I’m currently working on a in-game volume control option with Unity.
I made a global parameter to control the VCA fader, and wrote a graph between parameter value and VCA.
Here’s my question.
An image above is a graph that I drew.
If a graph is a straight line, when player set the volume slider 100 to 50, VCA fader goes straight down to -21.4dB.
And I think that is not a “mathamatically right” way.
Because, like everybody knows, -6dB is a half way down.
As far as I know, a decibel value can be calculated with logarithm function, 20logx.
But in FMOD there is no such way to draw a log graph, so I have to write a custom script in Unity.
And that should convert the “linear” parameter value to log value, and toss it to the VCA.
Some guy in YouTube also said that this is the “right” way.
What I want to ask is, is there any other option to do it in FMOD.
Like, the VCA fader is already scaled in linear value, so I don’t have to do this. Anything.
Or some other opinion from sound designer is welcome! Give me a feedback!
To explain why volume automation curves work the way they currently do: The logarithmic scale of deciBels means that the perceived difference between one deciBel value and the next becomes smaller at very negative deciBel values, or to put it another way, the difference between -70 and -76 dB is less significant and noticeable than the difference between 0 and -6 dB. Accordingly, we draw the automation curves such that the upper parts of any given automation track represent a smaller number of dB values, to give you greater fine control in the dB ranges where a small change means more, and coarser control in the ranges where a small change would be barely noticeable.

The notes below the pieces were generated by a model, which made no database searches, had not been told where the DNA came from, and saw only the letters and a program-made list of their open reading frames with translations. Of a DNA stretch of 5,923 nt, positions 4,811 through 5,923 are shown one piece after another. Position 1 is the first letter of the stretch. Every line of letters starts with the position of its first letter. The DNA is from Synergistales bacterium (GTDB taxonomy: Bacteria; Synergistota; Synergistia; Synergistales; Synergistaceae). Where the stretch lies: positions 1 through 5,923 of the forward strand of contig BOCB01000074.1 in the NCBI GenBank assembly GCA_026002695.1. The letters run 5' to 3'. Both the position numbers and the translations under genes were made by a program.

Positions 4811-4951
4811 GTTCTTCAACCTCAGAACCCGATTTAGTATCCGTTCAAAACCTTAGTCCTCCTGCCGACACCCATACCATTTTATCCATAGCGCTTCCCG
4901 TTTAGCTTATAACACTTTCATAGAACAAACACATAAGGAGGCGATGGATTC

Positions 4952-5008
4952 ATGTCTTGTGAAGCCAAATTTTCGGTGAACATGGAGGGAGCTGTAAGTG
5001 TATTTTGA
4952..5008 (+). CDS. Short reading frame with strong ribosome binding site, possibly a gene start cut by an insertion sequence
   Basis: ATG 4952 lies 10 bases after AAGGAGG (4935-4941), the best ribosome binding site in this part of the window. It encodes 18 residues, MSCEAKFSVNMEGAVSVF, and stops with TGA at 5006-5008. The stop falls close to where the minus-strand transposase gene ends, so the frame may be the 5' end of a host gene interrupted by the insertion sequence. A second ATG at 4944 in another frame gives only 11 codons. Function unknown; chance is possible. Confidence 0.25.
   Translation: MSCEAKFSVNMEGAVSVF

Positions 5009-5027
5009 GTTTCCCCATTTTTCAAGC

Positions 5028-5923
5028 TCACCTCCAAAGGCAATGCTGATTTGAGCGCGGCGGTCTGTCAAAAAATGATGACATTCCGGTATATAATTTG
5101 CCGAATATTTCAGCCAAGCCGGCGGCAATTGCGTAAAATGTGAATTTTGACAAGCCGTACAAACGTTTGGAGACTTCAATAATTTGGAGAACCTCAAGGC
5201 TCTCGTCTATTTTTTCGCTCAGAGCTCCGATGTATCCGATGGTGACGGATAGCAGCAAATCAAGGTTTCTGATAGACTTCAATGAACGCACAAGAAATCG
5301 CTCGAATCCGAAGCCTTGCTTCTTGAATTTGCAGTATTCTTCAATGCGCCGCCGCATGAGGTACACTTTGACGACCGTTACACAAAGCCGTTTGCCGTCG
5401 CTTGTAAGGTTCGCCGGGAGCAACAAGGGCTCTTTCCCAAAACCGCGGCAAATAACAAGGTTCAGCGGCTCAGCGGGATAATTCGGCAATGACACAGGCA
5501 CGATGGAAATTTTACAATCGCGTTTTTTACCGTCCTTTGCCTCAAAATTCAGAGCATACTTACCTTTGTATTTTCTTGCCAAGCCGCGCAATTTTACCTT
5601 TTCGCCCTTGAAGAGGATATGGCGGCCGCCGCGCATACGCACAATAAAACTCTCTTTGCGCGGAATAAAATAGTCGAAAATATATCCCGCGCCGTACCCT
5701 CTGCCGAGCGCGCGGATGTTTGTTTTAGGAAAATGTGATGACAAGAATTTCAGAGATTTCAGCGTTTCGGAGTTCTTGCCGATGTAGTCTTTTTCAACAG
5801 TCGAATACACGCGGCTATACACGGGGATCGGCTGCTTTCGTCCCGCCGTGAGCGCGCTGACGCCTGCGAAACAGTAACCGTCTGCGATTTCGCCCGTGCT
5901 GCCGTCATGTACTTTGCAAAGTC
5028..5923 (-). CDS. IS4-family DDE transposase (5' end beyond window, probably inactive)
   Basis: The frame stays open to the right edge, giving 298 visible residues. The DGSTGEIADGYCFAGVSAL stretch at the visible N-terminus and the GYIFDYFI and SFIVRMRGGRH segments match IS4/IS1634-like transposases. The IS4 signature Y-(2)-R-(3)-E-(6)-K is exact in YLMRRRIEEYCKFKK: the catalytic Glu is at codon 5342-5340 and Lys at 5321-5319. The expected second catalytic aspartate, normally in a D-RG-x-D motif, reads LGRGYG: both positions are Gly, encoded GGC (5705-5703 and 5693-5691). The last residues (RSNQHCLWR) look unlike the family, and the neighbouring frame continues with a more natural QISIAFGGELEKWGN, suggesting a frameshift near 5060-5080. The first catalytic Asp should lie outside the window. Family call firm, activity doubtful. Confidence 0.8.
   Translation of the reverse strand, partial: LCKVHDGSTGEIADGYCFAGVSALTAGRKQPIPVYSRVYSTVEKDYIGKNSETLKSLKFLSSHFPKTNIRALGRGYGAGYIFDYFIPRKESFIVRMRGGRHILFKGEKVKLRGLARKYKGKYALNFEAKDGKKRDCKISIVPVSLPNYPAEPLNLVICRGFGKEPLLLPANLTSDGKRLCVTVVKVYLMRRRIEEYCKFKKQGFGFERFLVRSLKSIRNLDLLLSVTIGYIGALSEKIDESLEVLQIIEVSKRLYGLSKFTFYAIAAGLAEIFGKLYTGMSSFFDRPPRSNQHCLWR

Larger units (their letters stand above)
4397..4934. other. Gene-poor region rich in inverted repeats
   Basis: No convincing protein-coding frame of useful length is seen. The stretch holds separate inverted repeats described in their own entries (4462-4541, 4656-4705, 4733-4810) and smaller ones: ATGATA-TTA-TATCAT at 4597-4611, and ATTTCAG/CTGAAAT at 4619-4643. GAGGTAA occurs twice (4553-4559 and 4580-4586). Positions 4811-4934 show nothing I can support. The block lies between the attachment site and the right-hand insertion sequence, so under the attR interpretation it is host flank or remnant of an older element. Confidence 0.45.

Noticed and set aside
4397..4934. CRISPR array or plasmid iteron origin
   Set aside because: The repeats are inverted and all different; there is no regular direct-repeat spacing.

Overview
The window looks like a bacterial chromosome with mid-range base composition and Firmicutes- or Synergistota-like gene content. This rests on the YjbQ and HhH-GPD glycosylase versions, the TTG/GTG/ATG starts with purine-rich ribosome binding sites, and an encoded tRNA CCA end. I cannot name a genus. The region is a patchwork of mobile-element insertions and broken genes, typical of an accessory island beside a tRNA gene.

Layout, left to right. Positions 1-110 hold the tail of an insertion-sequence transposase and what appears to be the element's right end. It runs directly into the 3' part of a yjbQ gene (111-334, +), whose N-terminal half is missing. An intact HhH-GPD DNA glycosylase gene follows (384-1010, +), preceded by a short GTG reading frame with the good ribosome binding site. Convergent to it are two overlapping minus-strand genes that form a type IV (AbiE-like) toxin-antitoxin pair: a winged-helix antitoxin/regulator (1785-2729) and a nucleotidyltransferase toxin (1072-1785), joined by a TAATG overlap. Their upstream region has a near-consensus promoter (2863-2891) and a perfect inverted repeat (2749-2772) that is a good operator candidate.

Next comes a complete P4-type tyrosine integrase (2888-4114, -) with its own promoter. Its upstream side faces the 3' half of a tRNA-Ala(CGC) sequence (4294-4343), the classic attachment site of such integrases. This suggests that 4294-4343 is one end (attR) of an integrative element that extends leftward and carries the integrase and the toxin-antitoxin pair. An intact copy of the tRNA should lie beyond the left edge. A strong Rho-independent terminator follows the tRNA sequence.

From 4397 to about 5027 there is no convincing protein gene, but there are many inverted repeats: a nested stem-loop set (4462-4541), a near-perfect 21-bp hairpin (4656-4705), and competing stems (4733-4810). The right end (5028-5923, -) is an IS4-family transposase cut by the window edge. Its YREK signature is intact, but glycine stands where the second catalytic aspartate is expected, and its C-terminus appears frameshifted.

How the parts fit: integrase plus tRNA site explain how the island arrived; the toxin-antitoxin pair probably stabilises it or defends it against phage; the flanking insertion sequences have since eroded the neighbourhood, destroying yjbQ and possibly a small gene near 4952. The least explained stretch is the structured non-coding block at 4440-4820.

I can see why you might want to override this behavior in some cases, though. I’ll add your suggestion to our feature/improvement tracker.
Okay, so what I’ve understood is, the FMOD’s mixer fader is designed with consideration of psychoacoustic. Am I understanding correctly?
then now it’s up to me to what method i’m going to use. Thanks a lot!
As a practical matter, it’s rarely necessary for volume controls to be “mathematically right.” Most players are not trained to recognize the differences between volume attenuation curves, and even those who can do it are more likely to focus on tweaking the volume to a level they’re comfortable with than on identifying the curve in use. That being said, all games have unique requirements; if your game needs to display the precise volume adjustment, that’s another story entirely.
I see. learned a lot. Thanks for the answer.